Flashcards in Plastic Surgery Deck (44):
What is blepharoplasty?
Eyelid surgery, removing excess skin or fat
What is a face lift?
Removal of excess facial skin via hairline/chin/ear incisions
What are Langer's lines?
Natural skin lines of minimal tension.
Incisions perpendicular to Langer's lines result in larger scars than incision parallel to the lines.
What is mammoplasty?
Breast surgery, reduction or augmentation
What is polydactyly?
What is rhinoplasty?
Nose surgery, after trauma or cosmetic
What is syndactyly?
What are the phases of wound healing?
"In Every Fresh Cut"
What is the inflammation phase of wound healing?
Vasoconstriction followed by vasodilation, capillary leak
What is the epithelialization phase of wound healing?
Epithelial coverage of wound
What is the fibroplasia phase of wound healing?
Fibroblasts and accumulation of collagen, elastin, and reticulin
What is the wound contraction phase of wound healing?
Myofibroblasts contract wound
What is the maximal contraction of a wound in mm/day?
What degree of bacterial contamination prevents epithelialization?
> 100,000 organisms/g tissue
In which structures does the epithelium grow from superficial burns and wounds?
Epithelial lining of sweat glands and hair follicles
In which structures does the epithelium grow in full-thickness burns?
From wound margins, grows in
What malignant ulcer is associated with a long-standing scar or burn?
Which contracts more: an STSG or an FTSG?
STSG contracts up to 41% in surface area, whereas an FTSG contracts little, if at all
What is granulation tissue?
Within 4-6 days after an open wound, development of capillary beds and fibroblasts provides a healthy base for epithelial growth from wound edges.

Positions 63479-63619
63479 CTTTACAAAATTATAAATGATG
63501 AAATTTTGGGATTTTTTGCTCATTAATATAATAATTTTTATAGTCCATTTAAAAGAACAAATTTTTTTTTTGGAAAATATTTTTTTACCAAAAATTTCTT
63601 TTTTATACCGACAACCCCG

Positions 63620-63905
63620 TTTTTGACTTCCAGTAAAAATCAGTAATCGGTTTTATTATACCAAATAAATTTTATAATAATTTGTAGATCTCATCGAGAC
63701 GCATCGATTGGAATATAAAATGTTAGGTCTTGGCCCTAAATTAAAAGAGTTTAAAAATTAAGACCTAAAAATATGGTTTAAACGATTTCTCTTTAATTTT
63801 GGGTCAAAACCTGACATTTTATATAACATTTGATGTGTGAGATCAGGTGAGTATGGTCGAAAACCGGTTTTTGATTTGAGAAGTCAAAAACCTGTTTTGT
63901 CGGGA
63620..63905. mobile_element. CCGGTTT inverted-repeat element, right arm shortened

This tissue also resists bacterial infection.
What local factors impair wound healing?
Hematoma, seroma, infection, tight sutures, tight wrap, movement or disturbance of the wound
What generalized conditions impair wound healing?
Anemia, malnutrition, steroids, cancer, radiation, hypoxia, sepsis
What helps wound healing in patients taking steroids?
When does a wound gain more than 90% of its maximal tensile strength?
After 6 weeks
What is a laceration?
A jagged wound
What is an abrasion?
Superficial skin removal
What is a contusion?
Bruise without a break in the skin
What is a hypertrophic scar?
Hypertrophic scar within original wound margins
What is a keloid?
Proliferative scar tumor progressively enlarging scar beyond original wound margins
Why not clean lacerations with Betadine?
Harmful to and inhibits normal healthy tissue
What is the best way to clean out a laceration?
Normal saline irrigation
What is an STSG?
Split Thickness Skin Graft:
Includes the epidermis and a variable amount of the dermis.
What is a FTSG?
Full Thickness Skin Graft:
Includes the entire epidermis and dermis.
What are the prerequisites for a skin graft to take?
1. Bed must be vascularized (a graft to a bone or tendon will not take).
2. Bacteria must be
What is a better bed for a skin graft: fascia or fat?
Fascia (better blood supply)
How do you increase surface area of a STSG?
Mesh it (also allows for blood/serum to be removed from underneath the graft)
How does an STSG get nutrition for the first 24 hours?
Where does a random skin flap get its blood supply?
From the dermal-subdermal plexus
Where does an axial skin flap get its blood supply?
It is vascularized by direct cutaneous arteries
What is the arterial supply to the forehead flap?
Superficial temporal artery.
Often used for intra-oral lesions.
What is the arterial supply to the deltopectoral flap?
Second, third, and fourth anterior perforators of the internal mammary artery.
Often used for head and neck wounds.
What is the arterial supply to the groin flap?
Superficial circumflex iliac artery.
Allows coverage of hand and forearm wounds.
What is the most common cause of flap loss?
What is a free flap?
Flap separated from all vascular supply that requires microvascular anastomosis